Britain’s referendum result on exiting the EU has been met with a flurry of responses from politicians and financial markets. The almost uniform negativity of the responses would, by itself, alarm the average global citizen. But I smell a rat.
I have a simple maxim that has served me well in life – when you want to know who won and who lost, listen for the most negative response. They are the losers.
The financial markets are being driven by the political arena and when there are sharp movements in financial prices it usually means that investors are overreacting, which always presents opportunities.
The current political narrative is that Brexit is a disaster for Britain as the EU will be closed for trade and employment and will also no longer benefit from being part of a large market and political block.
Not only that, but we’re told that Brexit will now trigger the break-up of Britain as Scotland and Northern Ireland secede. But is this the only possible scenario? Could there be other scenarios from which one could profit?
Let us look at the idea that Britain will suffer. Using nominal numbers from last year, Britain has the second highest GDP in the EU after Germany. Its GDP is about 24 per cent larger than that of France, which holds the No 3 position. In terms of per capita GDP, Britain ranks sixth, ahead of Germany, which is ninth, and France, which is 11th.
Britain’s GDP growth rate was 30 per cent greater than Germany’s and nearly double that of France.
As for unemployment, Britain’s rate ranks as third lowest after Germany and the Czech Republic.
What about what Britain has to gain, net, from the EU?
There are a lot of numbers being thrown around, mostly because the gross gain and most of the gross benefit that Britain gives and gets are hard to compute.
One detailed analysis earlier this year by The Telegraph estimates that the net contribution by Britain to the EU is about €11 billion (Dh44.73).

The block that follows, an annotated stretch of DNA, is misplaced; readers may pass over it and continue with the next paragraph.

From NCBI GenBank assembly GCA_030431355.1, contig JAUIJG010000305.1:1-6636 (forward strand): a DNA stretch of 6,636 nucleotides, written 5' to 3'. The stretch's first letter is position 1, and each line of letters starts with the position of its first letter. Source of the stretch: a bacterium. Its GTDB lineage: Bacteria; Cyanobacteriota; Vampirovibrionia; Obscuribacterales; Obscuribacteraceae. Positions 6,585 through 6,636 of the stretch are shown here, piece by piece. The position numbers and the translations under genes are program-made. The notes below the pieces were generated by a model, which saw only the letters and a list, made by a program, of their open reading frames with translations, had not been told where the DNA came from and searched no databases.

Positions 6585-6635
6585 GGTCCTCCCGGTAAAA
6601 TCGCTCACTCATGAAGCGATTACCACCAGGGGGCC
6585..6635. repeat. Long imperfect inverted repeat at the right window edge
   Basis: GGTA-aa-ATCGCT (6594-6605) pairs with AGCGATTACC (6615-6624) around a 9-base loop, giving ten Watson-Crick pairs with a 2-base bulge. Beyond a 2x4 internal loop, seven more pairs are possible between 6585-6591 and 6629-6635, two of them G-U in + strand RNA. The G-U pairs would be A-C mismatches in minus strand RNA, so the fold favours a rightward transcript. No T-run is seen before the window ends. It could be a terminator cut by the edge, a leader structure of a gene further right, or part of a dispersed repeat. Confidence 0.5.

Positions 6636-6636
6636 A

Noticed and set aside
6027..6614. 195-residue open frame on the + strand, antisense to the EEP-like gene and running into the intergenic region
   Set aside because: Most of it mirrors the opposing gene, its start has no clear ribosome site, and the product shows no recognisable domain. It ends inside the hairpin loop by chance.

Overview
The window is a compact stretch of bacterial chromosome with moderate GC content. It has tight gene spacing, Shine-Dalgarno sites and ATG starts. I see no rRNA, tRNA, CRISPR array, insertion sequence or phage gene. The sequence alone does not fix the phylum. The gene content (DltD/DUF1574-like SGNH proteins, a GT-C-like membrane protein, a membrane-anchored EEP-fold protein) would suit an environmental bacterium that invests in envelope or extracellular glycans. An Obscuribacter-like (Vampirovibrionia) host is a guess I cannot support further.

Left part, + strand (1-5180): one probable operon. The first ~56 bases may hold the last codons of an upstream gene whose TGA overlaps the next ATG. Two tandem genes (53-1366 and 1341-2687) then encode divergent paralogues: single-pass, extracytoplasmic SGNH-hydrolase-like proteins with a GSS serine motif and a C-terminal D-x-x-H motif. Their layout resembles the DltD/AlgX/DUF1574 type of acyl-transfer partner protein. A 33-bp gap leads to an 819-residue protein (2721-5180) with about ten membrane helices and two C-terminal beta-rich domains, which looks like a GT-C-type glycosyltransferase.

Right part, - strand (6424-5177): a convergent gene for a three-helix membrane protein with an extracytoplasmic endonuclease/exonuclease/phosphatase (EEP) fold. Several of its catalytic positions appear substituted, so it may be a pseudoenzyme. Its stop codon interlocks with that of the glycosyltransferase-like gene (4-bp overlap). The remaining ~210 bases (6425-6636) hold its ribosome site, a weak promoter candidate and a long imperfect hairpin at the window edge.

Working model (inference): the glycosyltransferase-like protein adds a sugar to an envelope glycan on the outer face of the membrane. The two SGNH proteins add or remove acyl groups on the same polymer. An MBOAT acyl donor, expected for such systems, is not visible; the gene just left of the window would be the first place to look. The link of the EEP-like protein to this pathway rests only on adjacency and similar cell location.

That makes for the argument that in terms of the economy Britain has far less to lose than the EU. Perhaps Britain will lose political clout? Let us take a look.
Britain is arguably the closest ally to the world’s most powerful nation – the United States of America. As part of its close relationship with the US, Britain is part of the Five Eyes, a global alliance that shares intelligence information. With America as the lead member in the Five Eyes and Britain as the only EU member, that is another major loss for the EU in these difficult times.
Let us not forget the Commonwealth, an organisation of 53 countries that gives Britain a tremendous advantage in trade outside the EU, especially with emerging markets.
Britain is also one of only five permanent members of the United Nation’s Security Council, giving it the power to veto major UN resolutions. Finally, Britain’s military is rivalled only by France’s in the EU.
So, the starting point for Britain does not seem to be nearly as weak as the current narrative would have us believe. But what does the future hold? Jean-Claude Juncker, the president of the European Commission, has turned completely hostile and, I would argue, hysterical to Britain and is demanding that it invoke Article 50, which begins the maximum two-year process for Britain to exit.
Chancellor Angela Merkel of Germany has been much more balanced. Why the difference?
One reason is that Britain simply does not have to invoke Article 50 unless it wants to.
If Mr Juncker continues to try to bully Britain, it could conceivably stay in the EU negotiating terms and bullying Mr Juncker back by vetoing everything that comes up in the EU parliament.
This leads to the counter threat of the EU invoking Article 7 and suspending some or all of Britain’s rights, but at that point you are effectively killing the EU to get back at Britain.
Germany will not allow it, no matter how much of a tantrum Mr Juncker throws.
What might actually happen? Everyone could keep having a fit for a couple of months, at which point they will probably calm down. Then, either the EU could be “fixed” to satisfy the issues that Britain – and quite frankly many other countries – have with it, or Britain departs and negotiates trade and other mutually beneficial agreements that are similar to what are currently in place.
Is my line of reasoning 100 per cent correct? No, I cannot see into the future.
But I believe that there is enough of an argument to be made that there has been a terrible overreaction. Now to figure out how to monetise it.
This article was originally published in The National.